Contraception: The Bitter Pill
by George Sim Johnston
Each month, to test our courage, my wife Lisa and I stand before an auditorium full of couples about to marry in the Catholic Church and explain to them the Church's teachings about sexuality. The crowd is generally not happy to be there. Many are not Catholic and few, needless to say, want to hear what the Church has to say about sex and contraception. They've heard it already on the afternoon talk shows from renegade nuns. This is, moreover, the upper east side of Manhattan, a tough market for Humanae Vitae.
We tell our restive audience that what they are about to hear is counter-cultural. We try to pique their curiosity: What arguments can there possibly be against using the pill? Proof texts are lacking in Scripture and we wouldn't use them anyway. The last thing you do with a crowd of post-baby boom Catholics is argue from the top down. What we have to do is persuade them that getting rid of their pills and diaphragms will actually make them happier. Then, gently, we can slip in a few natural law arguments about sex and babies.
The challenge is to put the cultural coordinates back to where they were seventy years ago. Until 1930, not only did every Christian denomination teach that contraception is wrong, but even the mainstream of media and politics did not approve of it. The ubiquitous state laws against selling birth control devices were the work of Protestant, not Catholic, legislatures. When, at the Lambeth Conference in 1930, the Anglican Church became the first Christian body to change its mind about contraception, the Washington Post was as indignant as Pope Pius XI. It seemed self-evident to at least a plurality of Christians that the deliberate obstruction of the life-making potential of sex is a gravely disordered act.
The use of contraceptives did not really take off until the advent of the pill in the early '60s. At the time, the pill was heralded as a great boon to married couples because it would remove from sex the fear of pregnancy. The divorce rate in America was 25 percent. It proceeded to double quite rapidly. While there were a number of reasons for this general breakdown of marriage, the pill certainly contributed. One obvious reason is that it makes infidelity easier by taking babies out of the picture. It also turns premarital sex into a recreation like tennis or bungee jumping, so that many enter marriage with a consumerist attitude toward sex that is easily bored and dissatisfied.
But there are more profound reasons why the pill is so disruptive to marital happiness. It has to do with the nature of sexuality itself. Sex, we tell our audience, is a mystery that can never be reduced to mere biology. It has a meaning far beyond the physical act of love. In The Graduate when Mr. Robinson confronts young Benjamin Braddock about his adultery with Mrs. Robinson, Benjamin defends himself by saying that it was no big deal: "Mrs. Robinson and I might just as well have been shaking hands." Mr. Robinson gets even more upset, and rightly so; because behind Benjamin's statement is a gnostic separation of spirit and flesh, of heart and body, which even the dimmest of cuckolds can sense is utterly wrong.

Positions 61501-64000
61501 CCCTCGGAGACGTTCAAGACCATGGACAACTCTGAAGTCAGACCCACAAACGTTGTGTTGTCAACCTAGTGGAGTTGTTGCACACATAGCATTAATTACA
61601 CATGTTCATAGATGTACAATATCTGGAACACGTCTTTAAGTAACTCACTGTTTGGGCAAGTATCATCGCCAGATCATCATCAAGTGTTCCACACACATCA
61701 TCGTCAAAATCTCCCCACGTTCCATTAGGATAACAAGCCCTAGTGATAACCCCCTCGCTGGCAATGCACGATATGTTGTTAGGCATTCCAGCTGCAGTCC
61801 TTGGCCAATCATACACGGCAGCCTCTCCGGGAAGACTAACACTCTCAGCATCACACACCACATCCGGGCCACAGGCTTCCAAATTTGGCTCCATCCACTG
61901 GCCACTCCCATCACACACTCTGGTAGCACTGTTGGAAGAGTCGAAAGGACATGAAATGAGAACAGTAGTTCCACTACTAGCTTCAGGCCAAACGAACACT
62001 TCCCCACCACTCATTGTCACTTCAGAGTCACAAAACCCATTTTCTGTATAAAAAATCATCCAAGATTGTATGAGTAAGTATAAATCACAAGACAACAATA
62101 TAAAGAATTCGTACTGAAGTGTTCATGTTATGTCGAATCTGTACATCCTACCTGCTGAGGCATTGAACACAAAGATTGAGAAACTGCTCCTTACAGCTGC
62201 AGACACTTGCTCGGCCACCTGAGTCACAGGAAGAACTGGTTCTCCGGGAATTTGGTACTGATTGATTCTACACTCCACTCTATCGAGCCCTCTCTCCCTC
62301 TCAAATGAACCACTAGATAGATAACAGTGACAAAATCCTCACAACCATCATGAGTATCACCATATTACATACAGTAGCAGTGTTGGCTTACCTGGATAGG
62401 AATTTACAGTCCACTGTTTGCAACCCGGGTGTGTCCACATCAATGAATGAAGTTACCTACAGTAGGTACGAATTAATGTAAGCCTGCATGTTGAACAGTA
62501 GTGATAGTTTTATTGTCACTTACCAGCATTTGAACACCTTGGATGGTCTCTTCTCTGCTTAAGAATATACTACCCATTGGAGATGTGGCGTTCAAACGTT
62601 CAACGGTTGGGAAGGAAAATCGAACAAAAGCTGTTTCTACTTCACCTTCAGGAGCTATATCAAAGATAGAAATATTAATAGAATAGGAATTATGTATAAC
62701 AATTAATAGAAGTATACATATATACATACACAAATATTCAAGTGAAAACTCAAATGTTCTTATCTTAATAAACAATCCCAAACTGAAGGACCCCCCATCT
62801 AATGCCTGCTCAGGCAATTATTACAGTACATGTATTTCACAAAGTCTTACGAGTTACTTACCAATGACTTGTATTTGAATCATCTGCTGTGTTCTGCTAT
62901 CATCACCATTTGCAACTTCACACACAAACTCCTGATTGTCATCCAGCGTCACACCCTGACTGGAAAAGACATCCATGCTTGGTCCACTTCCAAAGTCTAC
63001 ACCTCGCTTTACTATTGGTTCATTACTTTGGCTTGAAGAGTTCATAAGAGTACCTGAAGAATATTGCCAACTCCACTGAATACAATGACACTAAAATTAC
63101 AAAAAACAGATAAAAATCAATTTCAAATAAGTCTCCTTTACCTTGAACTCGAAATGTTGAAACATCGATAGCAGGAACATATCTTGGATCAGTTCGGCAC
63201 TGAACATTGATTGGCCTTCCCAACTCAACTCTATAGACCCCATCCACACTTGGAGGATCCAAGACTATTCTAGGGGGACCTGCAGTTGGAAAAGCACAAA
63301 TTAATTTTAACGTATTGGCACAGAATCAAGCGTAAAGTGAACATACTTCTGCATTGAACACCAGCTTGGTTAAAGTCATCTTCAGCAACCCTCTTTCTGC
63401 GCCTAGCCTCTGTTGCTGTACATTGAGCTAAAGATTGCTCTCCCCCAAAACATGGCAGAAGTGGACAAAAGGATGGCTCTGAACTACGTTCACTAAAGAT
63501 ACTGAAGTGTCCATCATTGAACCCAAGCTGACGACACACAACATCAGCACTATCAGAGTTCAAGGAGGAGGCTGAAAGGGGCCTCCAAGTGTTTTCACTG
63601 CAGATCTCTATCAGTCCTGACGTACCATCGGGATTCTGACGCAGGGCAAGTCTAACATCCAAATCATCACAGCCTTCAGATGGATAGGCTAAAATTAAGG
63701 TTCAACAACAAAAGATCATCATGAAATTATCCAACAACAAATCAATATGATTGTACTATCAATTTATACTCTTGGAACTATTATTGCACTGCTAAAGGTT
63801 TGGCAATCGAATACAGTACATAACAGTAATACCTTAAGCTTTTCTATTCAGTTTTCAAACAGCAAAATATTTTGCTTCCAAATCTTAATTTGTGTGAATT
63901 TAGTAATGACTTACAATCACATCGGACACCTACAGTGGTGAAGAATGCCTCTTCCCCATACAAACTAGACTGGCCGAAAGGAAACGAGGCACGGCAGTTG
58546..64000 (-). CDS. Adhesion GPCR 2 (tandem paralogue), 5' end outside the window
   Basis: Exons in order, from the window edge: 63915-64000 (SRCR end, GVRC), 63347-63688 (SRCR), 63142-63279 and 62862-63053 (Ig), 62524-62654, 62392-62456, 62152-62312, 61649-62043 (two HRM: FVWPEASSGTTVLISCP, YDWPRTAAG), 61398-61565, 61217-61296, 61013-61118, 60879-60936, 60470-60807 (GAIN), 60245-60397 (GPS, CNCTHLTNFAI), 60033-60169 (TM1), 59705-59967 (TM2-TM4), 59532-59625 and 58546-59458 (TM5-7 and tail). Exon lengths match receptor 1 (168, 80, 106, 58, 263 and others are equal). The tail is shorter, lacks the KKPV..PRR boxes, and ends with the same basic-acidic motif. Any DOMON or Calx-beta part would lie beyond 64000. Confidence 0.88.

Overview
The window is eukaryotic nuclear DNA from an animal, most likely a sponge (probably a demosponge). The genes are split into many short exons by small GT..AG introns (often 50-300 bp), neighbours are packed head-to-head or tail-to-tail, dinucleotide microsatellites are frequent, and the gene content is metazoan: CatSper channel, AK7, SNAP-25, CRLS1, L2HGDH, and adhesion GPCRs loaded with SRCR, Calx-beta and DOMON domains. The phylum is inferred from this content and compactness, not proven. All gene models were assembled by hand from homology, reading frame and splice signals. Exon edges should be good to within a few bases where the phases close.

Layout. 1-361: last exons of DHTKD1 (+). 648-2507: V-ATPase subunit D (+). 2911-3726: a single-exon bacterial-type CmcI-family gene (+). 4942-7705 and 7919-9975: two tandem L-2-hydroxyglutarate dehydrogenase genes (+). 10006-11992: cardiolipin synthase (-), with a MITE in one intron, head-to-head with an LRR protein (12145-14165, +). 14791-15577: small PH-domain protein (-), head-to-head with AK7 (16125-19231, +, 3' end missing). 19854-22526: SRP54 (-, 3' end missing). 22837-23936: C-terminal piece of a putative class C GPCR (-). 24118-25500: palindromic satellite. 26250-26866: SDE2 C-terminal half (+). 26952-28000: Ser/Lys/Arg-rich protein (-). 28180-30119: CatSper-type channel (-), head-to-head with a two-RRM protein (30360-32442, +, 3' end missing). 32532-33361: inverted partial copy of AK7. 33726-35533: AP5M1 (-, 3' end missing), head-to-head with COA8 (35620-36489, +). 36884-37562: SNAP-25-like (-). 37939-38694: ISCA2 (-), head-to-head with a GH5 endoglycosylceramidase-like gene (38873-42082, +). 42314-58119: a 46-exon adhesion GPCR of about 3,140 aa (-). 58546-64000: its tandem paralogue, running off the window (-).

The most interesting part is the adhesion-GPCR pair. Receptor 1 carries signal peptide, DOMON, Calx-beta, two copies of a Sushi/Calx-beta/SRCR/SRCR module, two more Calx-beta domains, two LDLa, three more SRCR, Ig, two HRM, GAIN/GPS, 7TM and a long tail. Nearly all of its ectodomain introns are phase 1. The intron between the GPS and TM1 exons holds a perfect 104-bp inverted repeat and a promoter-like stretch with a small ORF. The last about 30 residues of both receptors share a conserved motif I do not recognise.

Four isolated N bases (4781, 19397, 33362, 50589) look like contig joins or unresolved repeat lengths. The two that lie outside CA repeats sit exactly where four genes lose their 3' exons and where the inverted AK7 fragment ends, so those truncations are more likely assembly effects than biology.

Our culture has been able to turn sex into a casual activity because it has separated personhood from the human body. Most people have the idea that their real self is somewhere inside the proverbial ghost in the machine and that what they do with their bodies doesn't make much difference. But this has never been the view of the Church, which teaches that the body is not a mere appendage, but is as much a part of us as our soul. After all, we don't say in the Nicene Creed that we believe in the immortality of the soul, but in the resurrection of the body. In a very significant way, we are what we do with our bodies.
The Old Testament uses a very interesting verb for sex: to "know." One of the things we surrender in the act of love is knowledge about ourselves that only our spouse should have. Nobody has written about these aspects of sex more profoundly than John Paul II in Love and Responsibility
(1959). In that book, the future philosopher-pope argues further that each person is an irreducible subject "a person, not a thing," who ought never to be used as an object. As we know, sex is an appetite which has a tendency to do just that: to treat persons as objects. A couple can easily slip into treating one another as objects, as things to be used in bed, rather than as persons giving and receiving the spousal gift of love. And this may be why so many couples are bored by modern sex: You can tire of an object, while you can never tire of a person.
There is also the matter of babies. God's first command to humanity was to be fruitful and multiply. For those made uncomfortable by divine injunctions, the most elementary biology textbook will explain that sex is for making babies. And since sex is such a deep part our identity, it may be that when you sterilize the baby-making potential of sex, you are doing damage to yourself.